Scott Kujawa .288 12.8 ★★★★★
 Stephen Werner .433 2.8 ★★★★½
 Nathan Gendron .414 6.6 ★★★★½
 Evan Bortmas .358 7.6 ★★★★½
 Ray Brown .333 5.9 ★★★★
 Dennis Pearson .393 ★★★★
 Josh Nagorski .367 ★★★★
 Travis Strojny .313 6.6 ★★★★
 Craig Skinner .238 8.2 ★★★★
 Kyle Schultz .310 3.9 ★★★½
 Mark Brannan .327 ★★★½
 Kyle Tomlinson .317 ★★★½
 Greg Brannan .315 ★★★½
 David Castle .305 0.9 ★★★½
 Sam Hatt .172 11.0 ★★★½
 RJ Fisher .163 11.3 ★★★½
 Michel Bayley .181 4.4 ★★★
 Chris Paquin .293 0.9 ★★★
 Robbie Reamer .376 ★★★
 Nick Braden .306 ★★★
 Dylan Braden .298 ★★★
 Anthony Kreza .296 ★★★
 John Sharlow .294 ★★★
 Justin Smith .285 ★★★
 Michael Giguere .283 ★★★
 Andrew Bruen .296 ★★½
 Brandon Corbett .258 ★★½
 Brendun Deer .236 ★★½
 Stephen Villarreal .236 ★★½
 Dakota LaDouceur .223 ★★½
 Alex Linebrink .223 ★★½
 Kiefer Haffey .210 3.6 ★★½
 Kevin Doby .132 5.8 ★★½
 Jason Hewlett .215 ★★
 Michael Villarreal .208 ★★
 Mark Phillips .203 ★★
 David Buhr .198 ★★
 Zac Adams .166 1.5 ★★
 Nate Bellinger .166 ★½
 Nate Bellinger .166 ★½
 Justin Chandler .154 ★½
 Dash Fejza .151 ★½
 Jeff Bencher .079
 Michael Sessions .129
 Ryan Alexia .082
 Jason Hollister .078

Trophies Are Kids Toys

The Commissioner's Cup had a nice run. True, it didn't exist at the time of the first WSEM Championship Series in August 2011. Also true, it wasn't often seen. I think it may have actually only been handed out at the field as part of the Championship celebration twice: to the Aces in 2013 and El Diablos in 2014. The first champs, Git R' Done, got their hands on the Cup five months after they had earned it at the 2012 Winter Meeting. In truly bookend fashion, Nathan Gendron was the last person to ever hold the Commissioner's Cup; having received it eventually through back channels some months after the Aces won it in 2015, only to have it travel around in his trunk for much of the following year. The Cup made one final appearance at The Jack during the 2016 season before being permanently retired.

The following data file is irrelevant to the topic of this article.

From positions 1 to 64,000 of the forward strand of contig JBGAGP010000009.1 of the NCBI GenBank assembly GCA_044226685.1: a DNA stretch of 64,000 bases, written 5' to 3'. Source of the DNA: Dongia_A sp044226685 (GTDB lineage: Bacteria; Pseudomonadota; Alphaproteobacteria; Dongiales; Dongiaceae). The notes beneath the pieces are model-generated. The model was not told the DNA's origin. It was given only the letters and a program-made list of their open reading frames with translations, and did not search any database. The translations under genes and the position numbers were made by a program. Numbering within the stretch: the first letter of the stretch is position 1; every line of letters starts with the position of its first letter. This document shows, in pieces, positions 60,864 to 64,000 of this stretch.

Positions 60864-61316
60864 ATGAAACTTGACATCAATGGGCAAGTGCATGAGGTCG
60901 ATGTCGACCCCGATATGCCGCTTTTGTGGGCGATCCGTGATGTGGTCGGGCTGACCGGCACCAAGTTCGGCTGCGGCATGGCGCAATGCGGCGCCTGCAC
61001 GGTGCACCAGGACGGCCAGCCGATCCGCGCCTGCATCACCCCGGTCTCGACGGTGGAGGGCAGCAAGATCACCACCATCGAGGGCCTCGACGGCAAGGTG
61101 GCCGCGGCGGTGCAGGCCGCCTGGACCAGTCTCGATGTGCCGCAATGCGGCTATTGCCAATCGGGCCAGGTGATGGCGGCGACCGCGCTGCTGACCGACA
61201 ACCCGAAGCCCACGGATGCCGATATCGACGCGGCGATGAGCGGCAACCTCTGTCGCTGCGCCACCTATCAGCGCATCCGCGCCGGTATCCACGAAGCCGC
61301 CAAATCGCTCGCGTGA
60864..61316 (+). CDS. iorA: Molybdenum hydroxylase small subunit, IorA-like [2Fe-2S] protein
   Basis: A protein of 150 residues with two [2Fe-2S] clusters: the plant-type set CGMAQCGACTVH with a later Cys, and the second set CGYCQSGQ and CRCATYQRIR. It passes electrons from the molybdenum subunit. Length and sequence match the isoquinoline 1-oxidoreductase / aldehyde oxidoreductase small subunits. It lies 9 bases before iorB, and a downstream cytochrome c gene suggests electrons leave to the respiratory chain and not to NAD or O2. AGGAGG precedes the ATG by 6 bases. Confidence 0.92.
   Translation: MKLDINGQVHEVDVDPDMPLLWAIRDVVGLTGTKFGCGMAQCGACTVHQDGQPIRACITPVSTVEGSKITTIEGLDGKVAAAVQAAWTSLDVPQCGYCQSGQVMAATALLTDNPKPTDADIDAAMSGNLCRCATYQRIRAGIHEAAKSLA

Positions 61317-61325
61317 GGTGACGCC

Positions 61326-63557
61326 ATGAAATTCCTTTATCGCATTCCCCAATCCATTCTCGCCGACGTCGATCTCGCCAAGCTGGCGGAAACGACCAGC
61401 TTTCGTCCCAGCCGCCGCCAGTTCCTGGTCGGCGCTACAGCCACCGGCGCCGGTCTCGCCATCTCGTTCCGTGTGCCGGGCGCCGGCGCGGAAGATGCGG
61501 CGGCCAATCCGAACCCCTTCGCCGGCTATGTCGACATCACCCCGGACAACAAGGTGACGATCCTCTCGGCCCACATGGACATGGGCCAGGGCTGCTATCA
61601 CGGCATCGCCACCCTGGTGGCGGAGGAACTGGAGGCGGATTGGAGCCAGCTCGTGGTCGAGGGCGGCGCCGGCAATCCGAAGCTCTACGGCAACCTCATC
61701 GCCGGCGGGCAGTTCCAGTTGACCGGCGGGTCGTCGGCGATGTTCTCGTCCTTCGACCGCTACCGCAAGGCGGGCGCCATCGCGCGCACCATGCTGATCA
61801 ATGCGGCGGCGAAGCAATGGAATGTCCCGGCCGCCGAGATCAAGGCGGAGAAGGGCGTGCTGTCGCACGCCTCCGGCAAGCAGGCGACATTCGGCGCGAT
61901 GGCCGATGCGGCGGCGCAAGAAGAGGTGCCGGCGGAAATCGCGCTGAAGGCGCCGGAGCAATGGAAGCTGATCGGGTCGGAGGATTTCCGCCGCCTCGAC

To be honest... I won't miss it. Crozier did a nice job with it, it had nice height to it, but it always felt a bit generic in presentation. Like it could belong to any wiffle league or tournament. It didn't scream, "THIS IS THE WSEM CHAMPION!"

That absolutely won't be the case with the WSEM Title: the simple, straightforward name of our new Championship hardware. The belt of leather and metal comes with no shortage of WSEM iconography: the timeless league logo large, front and center; the swing and miss riff on the MLB batterman logo that has seen ever-increasing use over the last year (SOL: Motor City?) flanking on either side; and the DWL ball logo on the outsides as a throwback to our humble beginnings. The belt was chosen over a couple competing concepts for one and a half specific reasons: 1) it is easy bring with you, and ½) it's something fun to bust out. A trophy in any shape lends itself to sitting on a shelf or the floor (or in your trunk). The See Yas have already promised that while in their possession the belt will be on hand and made a part of the show at every WSEM event: Winter Meeting, Draft, tournaments, gamedays, etc. And you can bet your ass it will be present at the final game of the Championship Series to be lifted by the 2017 kings. To kick all that off the #CHOMPions are planning a "glorious celebration" later this month to publicly display the new WSEM Title for the first time. All are invited with the promise that the celebration will be kept to one-quarter See Yas, three-quarters the league as a whole. A date and place for that ruckus affair will be announced in the coming days.